Inflation data from Europe has not received much attention in recent months, but the subject could resurface in the foreseeable future, considering the Consumer Price Index in Germany has climbed past 2.0% year-over-year after a brief deflationary scare in the first half of 2016. On Thursday, Germany will release its preliminary Consumer Price Index (CPI) for March, which is an important data point for European Central Bank officials.
Germany's Preliminary March CPI Report (Thursday, March 30, at 8:00 a.m. ET)
- Why it's important
- Germany is the largest economy in the eurozone. Its economic standing influences the market's thinking about the economic standing of surrounding countries. Final February CPI increased 2.2% year-over-year, representing the sharpest growth rate since early 2012.
- The German CPI report will influence expectations for the eurozone CPI report on Friday, March 31.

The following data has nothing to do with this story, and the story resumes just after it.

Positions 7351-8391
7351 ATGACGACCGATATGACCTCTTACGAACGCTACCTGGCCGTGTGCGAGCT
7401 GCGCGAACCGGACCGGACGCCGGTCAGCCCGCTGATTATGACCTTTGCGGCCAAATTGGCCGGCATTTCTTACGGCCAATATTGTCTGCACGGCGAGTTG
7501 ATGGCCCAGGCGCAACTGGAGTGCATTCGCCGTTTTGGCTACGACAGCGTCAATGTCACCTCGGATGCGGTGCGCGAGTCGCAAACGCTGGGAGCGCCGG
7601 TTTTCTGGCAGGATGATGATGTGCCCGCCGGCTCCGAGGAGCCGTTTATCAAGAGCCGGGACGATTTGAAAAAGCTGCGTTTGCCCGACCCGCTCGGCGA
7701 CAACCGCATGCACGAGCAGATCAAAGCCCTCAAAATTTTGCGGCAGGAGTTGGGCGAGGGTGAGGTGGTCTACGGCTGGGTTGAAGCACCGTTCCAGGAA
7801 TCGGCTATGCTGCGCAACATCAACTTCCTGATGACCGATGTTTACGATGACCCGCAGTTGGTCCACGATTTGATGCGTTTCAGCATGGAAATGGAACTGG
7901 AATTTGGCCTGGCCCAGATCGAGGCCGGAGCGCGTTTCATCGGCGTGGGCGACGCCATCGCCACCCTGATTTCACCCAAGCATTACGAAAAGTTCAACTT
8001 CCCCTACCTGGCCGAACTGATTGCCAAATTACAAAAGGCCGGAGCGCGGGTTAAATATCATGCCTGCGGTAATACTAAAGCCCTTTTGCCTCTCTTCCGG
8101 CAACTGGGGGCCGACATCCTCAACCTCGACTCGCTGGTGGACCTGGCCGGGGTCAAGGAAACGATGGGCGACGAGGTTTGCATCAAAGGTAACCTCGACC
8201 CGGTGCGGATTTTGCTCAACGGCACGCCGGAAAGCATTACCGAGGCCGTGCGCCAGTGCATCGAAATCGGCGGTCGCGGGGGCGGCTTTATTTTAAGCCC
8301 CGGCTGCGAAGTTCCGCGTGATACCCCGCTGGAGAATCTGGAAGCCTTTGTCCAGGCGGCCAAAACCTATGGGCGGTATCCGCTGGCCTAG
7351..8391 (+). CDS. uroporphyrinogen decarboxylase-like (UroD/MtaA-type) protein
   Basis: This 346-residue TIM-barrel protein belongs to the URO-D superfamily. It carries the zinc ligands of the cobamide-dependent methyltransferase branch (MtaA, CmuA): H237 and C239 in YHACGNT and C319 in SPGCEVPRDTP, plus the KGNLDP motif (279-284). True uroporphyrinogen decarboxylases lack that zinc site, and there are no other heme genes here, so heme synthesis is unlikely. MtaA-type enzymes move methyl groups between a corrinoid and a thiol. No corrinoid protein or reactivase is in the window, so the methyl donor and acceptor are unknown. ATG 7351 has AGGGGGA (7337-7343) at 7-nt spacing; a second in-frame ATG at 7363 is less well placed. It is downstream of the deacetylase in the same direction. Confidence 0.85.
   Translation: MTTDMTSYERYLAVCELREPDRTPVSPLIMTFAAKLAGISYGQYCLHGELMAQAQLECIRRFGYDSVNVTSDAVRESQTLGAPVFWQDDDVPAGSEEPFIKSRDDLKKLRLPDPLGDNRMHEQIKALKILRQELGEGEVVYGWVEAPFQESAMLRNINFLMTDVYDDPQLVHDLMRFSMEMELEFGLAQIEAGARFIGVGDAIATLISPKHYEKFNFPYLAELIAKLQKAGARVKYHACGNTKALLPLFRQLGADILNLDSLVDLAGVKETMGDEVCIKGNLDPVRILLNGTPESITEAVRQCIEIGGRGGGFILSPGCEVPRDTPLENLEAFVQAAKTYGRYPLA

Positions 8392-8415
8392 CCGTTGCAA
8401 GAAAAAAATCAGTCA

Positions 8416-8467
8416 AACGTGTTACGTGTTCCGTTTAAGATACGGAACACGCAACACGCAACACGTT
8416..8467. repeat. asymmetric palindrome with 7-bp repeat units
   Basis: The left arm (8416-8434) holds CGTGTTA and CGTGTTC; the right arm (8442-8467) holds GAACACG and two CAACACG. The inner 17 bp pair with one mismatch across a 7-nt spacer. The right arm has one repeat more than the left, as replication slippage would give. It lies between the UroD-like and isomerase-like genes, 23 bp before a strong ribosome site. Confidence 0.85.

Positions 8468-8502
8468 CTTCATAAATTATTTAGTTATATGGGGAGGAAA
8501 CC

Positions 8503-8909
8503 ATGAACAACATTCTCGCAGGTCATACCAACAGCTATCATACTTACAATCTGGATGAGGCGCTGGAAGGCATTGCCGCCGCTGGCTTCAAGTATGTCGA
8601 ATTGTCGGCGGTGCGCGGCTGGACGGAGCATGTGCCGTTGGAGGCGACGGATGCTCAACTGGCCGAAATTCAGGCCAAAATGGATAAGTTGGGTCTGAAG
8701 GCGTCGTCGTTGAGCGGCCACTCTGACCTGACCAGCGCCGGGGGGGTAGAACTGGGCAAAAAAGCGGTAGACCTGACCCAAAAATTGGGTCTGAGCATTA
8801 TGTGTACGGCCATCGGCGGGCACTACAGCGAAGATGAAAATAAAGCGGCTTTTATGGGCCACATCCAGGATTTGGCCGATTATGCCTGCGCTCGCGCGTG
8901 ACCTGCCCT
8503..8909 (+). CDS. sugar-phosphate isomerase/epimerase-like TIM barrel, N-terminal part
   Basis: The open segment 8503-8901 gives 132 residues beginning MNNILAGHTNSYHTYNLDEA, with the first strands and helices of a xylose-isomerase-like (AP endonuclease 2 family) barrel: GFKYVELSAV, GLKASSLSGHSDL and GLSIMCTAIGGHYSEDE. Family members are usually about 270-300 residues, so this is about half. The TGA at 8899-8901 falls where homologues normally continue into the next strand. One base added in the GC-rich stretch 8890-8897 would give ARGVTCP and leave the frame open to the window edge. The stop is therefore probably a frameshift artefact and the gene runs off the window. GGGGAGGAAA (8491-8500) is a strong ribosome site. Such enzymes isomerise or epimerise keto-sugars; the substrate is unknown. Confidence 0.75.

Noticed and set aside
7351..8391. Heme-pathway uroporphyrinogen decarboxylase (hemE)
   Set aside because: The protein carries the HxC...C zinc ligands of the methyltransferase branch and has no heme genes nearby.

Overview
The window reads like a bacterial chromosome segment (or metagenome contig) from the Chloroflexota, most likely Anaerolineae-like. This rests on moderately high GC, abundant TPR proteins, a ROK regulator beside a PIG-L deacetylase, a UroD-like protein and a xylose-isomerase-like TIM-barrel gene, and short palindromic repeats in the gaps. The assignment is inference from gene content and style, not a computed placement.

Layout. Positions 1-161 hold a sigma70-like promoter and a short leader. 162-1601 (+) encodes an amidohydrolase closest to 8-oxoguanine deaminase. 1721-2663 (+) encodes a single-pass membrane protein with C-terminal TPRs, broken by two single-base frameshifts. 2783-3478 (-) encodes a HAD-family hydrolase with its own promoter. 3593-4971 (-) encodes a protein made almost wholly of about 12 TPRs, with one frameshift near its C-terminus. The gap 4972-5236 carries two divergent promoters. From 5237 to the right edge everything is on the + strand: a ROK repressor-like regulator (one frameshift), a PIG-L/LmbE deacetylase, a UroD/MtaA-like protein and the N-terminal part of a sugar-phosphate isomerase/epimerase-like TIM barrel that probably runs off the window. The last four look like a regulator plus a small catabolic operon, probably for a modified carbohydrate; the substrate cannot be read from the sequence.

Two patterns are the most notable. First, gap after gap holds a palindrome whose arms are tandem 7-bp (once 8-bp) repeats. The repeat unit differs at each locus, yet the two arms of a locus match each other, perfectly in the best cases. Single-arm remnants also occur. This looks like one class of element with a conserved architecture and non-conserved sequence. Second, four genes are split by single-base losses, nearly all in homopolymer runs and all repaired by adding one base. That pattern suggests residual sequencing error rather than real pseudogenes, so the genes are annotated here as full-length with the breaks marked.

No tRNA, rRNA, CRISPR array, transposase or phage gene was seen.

- The European Central Bank meeting is still nearly a month away, which should allow ample time for German ECB members and domestic policymakers to lobby for tighter monetary policy from the central bank in light of the recent inflationary pick-up.
- Just yesterday, Bundesbank President and ECB member Jens Weidmann reiterated that inflation rates were relatively high and close to the ECB's objective. Mr. Weidmann cautioned against conducting asset purchases for longer than they are needed.
- A closer look
What's in play?
- Regional ETFs
- Vanguard FTSE Europe (VGK)
- iShares Europe (IEV)
- iShares MSCI Eurozone (EZU)
- SPDR Euro STOXX 50 ETF (FEZ)
- Wisdom Tree Europe Hedged Equity ETF (HEDJ)
- iShares MSCI Germany (EWG)
- iShares MSCI Spain Capped (EWP)
- iShares MSCI Italy Capped (EWI)
- Sovereign bonds
- S&P futures